- SEC chair Gary Gensler is set to appear before a Senate committee to point out that many crypto exchanges could be operating as securities exchanges.
- He argues that the legal status of each coin on exchanges could be different.
- Gensler added that it is unlikely that crypto exchange platforms have zero securities.
The chairman of the United States Securities & Exchange Commission (SEC), Gary Gensler is set to appear before the Senate committee on September 14 to announce that in his belief, cryptocurrency exchanges may need to register as securities exchanges.
SEC heightens oversight on crypto exchanges
Gensler stated that the current crypto industry is not operating within regulatory frameworks that protect investors and consumers from illicit activity. He further highlighted consumer protection within the new asset class. He said:
This asset class is rife with fraud, scams, and abuse in certain applications. We can do better.
Previously, the SEC chief declared that the regulator was ready to take on cases involving cryptocurrencies. While he continued to highlight investor protection, he added that federal financial regulators should be “ready to bring” cases against bad actors in the crypto industry.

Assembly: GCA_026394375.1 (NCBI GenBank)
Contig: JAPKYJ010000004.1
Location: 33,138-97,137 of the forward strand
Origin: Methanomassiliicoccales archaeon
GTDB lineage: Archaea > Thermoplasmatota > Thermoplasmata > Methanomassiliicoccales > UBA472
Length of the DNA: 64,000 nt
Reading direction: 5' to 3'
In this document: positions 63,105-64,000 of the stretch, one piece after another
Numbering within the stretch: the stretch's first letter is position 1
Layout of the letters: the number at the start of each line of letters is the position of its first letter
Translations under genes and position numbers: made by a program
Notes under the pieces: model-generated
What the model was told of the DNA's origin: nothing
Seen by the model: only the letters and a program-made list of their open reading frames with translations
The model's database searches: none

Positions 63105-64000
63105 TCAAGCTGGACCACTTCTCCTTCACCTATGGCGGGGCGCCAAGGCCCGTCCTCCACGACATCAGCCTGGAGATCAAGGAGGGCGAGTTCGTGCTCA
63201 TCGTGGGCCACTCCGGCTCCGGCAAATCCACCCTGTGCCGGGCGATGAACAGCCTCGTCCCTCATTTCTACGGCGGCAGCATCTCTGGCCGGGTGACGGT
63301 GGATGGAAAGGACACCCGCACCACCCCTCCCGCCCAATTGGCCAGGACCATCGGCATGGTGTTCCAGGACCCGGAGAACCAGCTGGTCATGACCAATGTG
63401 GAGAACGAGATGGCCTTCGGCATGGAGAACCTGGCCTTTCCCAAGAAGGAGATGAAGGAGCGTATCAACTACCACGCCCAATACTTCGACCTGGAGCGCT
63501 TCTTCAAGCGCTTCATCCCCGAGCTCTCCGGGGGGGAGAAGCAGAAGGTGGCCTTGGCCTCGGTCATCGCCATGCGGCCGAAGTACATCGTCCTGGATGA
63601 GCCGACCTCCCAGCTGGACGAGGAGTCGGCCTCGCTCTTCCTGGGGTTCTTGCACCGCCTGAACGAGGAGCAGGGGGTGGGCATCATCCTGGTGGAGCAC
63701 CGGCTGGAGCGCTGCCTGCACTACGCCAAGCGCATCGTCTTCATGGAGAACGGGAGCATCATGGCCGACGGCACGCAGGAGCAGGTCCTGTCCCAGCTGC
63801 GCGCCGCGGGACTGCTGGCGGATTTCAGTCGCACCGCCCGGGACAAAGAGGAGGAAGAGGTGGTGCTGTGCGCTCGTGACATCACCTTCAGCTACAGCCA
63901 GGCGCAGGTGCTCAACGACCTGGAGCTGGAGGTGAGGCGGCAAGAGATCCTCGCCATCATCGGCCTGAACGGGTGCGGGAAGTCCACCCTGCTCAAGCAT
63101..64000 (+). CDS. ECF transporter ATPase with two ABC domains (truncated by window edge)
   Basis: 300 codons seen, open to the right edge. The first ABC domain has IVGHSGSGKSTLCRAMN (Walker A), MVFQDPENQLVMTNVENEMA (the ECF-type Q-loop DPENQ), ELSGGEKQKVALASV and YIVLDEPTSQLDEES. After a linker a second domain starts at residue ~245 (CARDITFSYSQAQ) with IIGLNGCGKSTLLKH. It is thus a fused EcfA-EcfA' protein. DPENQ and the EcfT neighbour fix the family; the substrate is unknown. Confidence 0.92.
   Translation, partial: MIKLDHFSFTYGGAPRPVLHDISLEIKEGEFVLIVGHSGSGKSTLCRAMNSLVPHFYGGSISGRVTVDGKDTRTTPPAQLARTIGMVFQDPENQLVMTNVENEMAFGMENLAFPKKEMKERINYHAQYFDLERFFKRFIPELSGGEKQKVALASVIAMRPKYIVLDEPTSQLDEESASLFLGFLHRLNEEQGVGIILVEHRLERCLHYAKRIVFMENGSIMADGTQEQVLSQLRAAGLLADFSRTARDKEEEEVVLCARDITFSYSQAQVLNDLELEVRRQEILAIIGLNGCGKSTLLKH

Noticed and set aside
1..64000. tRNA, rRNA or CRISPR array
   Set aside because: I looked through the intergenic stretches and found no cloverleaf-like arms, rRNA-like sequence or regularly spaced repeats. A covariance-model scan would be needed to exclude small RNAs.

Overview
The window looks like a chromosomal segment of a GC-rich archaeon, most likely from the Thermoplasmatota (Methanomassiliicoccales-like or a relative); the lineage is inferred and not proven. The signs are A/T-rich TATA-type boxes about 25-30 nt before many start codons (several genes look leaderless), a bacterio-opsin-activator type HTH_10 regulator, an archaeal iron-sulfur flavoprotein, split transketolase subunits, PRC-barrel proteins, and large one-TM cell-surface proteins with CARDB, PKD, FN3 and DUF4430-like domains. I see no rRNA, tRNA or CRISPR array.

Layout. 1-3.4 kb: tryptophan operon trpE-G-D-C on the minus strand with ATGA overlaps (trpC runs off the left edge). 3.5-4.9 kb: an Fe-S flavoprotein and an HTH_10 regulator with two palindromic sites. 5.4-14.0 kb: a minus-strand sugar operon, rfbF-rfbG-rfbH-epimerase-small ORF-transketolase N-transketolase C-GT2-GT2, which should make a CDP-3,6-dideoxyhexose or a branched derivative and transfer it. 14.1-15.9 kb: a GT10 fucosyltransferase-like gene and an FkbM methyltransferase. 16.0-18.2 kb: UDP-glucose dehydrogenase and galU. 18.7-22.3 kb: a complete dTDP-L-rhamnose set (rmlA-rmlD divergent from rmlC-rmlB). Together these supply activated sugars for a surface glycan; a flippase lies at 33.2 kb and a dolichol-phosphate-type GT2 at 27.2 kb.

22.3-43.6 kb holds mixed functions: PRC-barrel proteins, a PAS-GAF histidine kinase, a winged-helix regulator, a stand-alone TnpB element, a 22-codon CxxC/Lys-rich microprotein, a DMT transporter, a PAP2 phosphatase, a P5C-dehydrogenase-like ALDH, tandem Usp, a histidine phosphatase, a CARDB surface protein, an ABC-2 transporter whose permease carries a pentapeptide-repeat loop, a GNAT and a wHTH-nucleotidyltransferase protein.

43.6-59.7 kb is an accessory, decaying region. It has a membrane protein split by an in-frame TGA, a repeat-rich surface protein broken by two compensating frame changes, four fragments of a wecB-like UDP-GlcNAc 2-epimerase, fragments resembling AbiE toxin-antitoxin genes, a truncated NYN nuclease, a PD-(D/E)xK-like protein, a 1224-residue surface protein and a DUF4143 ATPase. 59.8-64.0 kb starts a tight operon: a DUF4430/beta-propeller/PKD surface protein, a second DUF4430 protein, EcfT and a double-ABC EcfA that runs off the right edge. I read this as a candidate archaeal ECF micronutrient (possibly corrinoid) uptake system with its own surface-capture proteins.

Gensler wrote a letter to Senator Elizabeth Warren (D-MA) in August 2021 highlighting the fact that digital asset investors are not well protected. The SEC head further suggested that regulators should have “plenary” or complete authority to regulate the cryptocurrency industry.
While Gensler admitted that the SEC does not have the jurisdiction to regulate cryptocurrencies, he urged Congress to regulate digital asset exchanges.
His latest remarks also emphasized that the securities regulator is working with the Commodity Futures Trading Commission (CFTC) which has overlapping jurisdiction in the crypto market. In addition, the securities regulator is also joining forces with the Federal Reserve, Department of Treasury, Office of the Comptroller of Currency and members of the President’s Working Group on Financial Markets.
Gensler urged crypto platforms to reach out to the SEC to have a discussion as many platforms enable trading for hundreds of tokens. He added that each token’s legal status further depends on the facts and circumstances surrounding each unique coin. The agency’s chair went on to state that it is unlikely that these exchange platforms with 50 to 1000 tokens have zero securities.
In his planned statement, Gensler reiterated that the views are his own, as he is not speaking on behalf of other Commissioners or the staff at the agency.
Gensler continues to argue that crypto exchanges could be unregulated securities exchanges given that many tokens could be deemed as securities. CFTC commissioner Brian Quintenz recently clarified that Ethereum is a non-security commodity, ending the ambiguity over the status of the second-largest cryptocurrency by market capitalization.